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Critics unite against Brown's bullet train funding

SACRAMENTO, Calif. (AP) -- Gov. Jerry Brown's proposal to redirect $250 million from California's landmark effort to reduce greenhouse gas emissions and spend it instead on high-speed rail has renewed debate about the future of the contentious project.

The governor says the $68 billion bullet train is the perfect way to unite a fractured state and help California “pull together to form a greater community.”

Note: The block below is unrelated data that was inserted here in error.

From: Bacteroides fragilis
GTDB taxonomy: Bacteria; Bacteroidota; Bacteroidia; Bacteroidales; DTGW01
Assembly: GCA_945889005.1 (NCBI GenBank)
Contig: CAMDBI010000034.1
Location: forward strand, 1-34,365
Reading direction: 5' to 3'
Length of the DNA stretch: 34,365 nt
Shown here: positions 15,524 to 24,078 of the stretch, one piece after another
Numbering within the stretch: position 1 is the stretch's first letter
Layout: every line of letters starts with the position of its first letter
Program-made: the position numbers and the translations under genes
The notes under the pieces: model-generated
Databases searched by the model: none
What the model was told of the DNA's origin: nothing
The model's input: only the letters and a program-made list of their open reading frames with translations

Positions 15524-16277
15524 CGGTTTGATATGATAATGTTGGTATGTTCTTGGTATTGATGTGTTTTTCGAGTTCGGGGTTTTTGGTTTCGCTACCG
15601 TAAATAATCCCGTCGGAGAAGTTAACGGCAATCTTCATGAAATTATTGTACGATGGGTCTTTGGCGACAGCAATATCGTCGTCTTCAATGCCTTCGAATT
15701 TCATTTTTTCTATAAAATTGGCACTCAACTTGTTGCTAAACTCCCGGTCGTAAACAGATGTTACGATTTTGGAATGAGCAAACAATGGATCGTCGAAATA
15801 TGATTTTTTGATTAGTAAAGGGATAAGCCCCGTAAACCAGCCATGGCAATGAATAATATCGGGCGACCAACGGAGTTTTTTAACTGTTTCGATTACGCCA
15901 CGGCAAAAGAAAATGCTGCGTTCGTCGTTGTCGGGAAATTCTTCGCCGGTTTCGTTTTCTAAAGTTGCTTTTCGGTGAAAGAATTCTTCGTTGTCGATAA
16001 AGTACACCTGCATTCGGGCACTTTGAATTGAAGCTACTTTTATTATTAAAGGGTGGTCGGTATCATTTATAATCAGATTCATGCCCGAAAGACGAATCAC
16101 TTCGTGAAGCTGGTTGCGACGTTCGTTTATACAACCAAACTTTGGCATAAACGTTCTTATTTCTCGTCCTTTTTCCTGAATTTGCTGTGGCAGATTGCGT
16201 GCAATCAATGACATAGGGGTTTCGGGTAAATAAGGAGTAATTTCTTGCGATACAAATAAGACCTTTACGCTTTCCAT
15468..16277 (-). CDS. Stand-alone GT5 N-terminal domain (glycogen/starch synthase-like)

His proposal appears to be uniting many lawmakers and interest groups, but not the way he intended.

Some Democrats who have supported high-speed rail are joining Republicans in rejecting Brown's funding idea, and environmental groups are lukewarm at best.

They say the money should be used to improve California's air quality today and not go to a project that is decades away from completion, if it is ever built.

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